CRP (C-reactive Protein) Test: Normal Range Level, Treatment

crp test c reactive protein testing

 

What is C-reactive Protein (CRP)?

 

C-reactive Protein is a substance produced by the liver to heal inflammation in the body. It is one of the proteins in the body referred to as ‘acute phase reactants’. The body releases these reactants to heal the inflammation, which is the body’s way of protecting tissues in case of an injury or infection. Inflammation increases the level of C-reactive protein in the bloodstream, and the CRP test means measuring that level. The test helps in finding out the risks of heart attack, stroke, and other severe conditions caused by inflammation. However, the test does not detect where the inflammation is in the body.

 

What are the symptoms and causes of high CRP levels?

 

Given below are the causes of high CRP level, followed by the symptoms when someone is CRP test positive:

Different conditions may cause a high level of CRP, which include:

  • Lupus
  • Autoimmune arthritis
  • Bacterial and fungal infections
  • Infections of joints
  • Inflammatory bowel diseases
  • Inflammation in the blood vessels
  • Clots or plaques in arteries of the heart

 

Symptoms of a high level of CRP

 

The symptoms of elevated CRP levels depend upon the condition causing the inflammation. Following are some of the common symptoms:

  • Unexplained weight loss
  • Exhaustion and weakness
  • Fever
  • Indigestion
  • Nausea or vomiting
  • Muscle stiffness, soreness, and headache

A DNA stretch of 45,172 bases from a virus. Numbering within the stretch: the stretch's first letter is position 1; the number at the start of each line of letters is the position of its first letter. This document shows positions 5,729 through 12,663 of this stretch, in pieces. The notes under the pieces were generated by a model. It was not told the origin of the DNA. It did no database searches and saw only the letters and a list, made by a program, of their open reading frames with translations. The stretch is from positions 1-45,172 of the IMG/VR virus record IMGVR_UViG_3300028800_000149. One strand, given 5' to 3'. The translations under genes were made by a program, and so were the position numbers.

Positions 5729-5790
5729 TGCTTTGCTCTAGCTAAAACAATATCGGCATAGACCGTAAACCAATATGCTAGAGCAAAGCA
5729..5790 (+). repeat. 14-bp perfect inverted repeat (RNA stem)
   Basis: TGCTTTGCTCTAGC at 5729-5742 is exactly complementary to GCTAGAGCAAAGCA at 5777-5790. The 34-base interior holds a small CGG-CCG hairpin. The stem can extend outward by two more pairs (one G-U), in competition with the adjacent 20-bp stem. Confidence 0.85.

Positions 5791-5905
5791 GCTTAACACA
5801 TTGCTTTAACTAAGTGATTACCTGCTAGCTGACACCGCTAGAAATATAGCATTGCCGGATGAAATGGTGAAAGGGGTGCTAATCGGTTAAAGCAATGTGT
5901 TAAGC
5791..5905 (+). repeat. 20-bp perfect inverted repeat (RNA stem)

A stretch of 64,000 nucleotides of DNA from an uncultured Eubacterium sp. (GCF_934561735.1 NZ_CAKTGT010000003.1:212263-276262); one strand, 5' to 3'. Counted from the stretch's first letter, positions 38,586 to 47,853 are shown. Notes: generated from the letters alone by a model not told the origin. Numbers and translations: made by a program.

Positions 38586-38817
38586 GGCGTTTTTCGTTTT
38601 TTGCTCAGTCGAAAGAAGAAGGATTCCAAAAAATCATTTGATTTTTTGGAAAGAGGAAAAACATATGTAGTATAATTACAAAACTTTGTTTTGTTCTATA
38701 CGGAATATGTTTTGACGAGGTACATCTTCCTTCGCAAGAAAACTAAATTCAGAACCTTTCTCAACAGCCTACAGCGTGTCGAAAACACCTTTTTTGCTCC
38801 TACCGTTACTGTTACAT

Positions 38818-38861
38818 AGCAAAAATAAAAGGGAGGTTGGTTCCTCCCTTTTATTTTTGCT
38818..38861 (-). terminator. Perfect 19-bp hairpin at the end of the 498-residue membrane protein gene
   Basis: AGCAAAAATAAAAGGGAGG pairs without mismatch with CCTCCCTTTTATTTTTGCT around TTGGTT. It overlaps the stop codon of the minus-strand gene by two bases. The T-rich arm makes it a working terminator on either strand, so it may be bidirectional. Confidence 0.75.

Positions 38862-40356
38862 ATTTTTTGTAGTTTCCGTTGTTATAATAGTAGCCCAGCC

• Giddiness
  • Difficulty in sleeping
  • Increased heart rate
  • Sweating, chills and shaking
  • Parched lips and skin

 

Why is the CRP test done?

 

The doctor might suggest a CRP test to check for inflammation after analysing the cause of inflammation, medical history, and lifestyle of a person. People who have 5 to 10% chances of a heart attack in the coming 10 years are generally sent for CRP blood tests.

 

Similarly, people with conditions like rheumatoid arthritis, lupus, chronic inflammatory disease, active rheumatic fever and dyslipidemia are also tested for CRP. These conditions raise the CRP level in the bloodstream which may increase the risk of heart disease.

 

What does a high CRP level mean?

 

The test result varies, depending upon age, gender, health history, and the method used for the test. A high CRP level may be moderately or dangerously elevated. The C-reactive protein level between 10mg/L and 100mg/L is considered moderately high, and that above 100mg/L is considered dangerously high. The higher the CRP level, the higher is the risk of cardiovascular conditions.

 

What is a good or normal CRP level?

 

The CRP level rises in the bloodstream as the body develops an inflammation due to any injury or infection. Values less than 10 milligrams per litre (10mg/L), is considered C-reactive protein normal range.

 

How much CRP level is dangerous?

 

High CRP levels of more than 350 milligrams per litre (mg/L) are considered dangerous. The dangerous CRP level is a sign of a serious underlying medical condition and means a higher risk of heart attack, cardiovascular diseases, or stroke.

 

What is the treatment for high C-reactive Protein blood levels?

 

There are different reasons for high C-reactive protein levels in the blood; and therefore, doctors advise treating it depending upon its cause. Some of the common treatments include:

  • Diet – A healthy diet generally helps the body in boosting immunity and fighting various medical conditions. Similarly, including vitamin C and probiotics in the diet have been found beneficial in lowering the CRP level.
  • Exercise – Exercising regularly as permitted by the doctor helps maintain a healthy blood flow that also reduces the CRP levels in the bloodstream. It also keeps the muscles and joints healthy keeping away various infections that might cause inflammation.
  • Say no to tobacco – Tobacco and cigarette smoking causes inflammation of tissues, eventually rising the CRP levels. Therefore, staying away from tobacco also helps in reducing the CRP levels.
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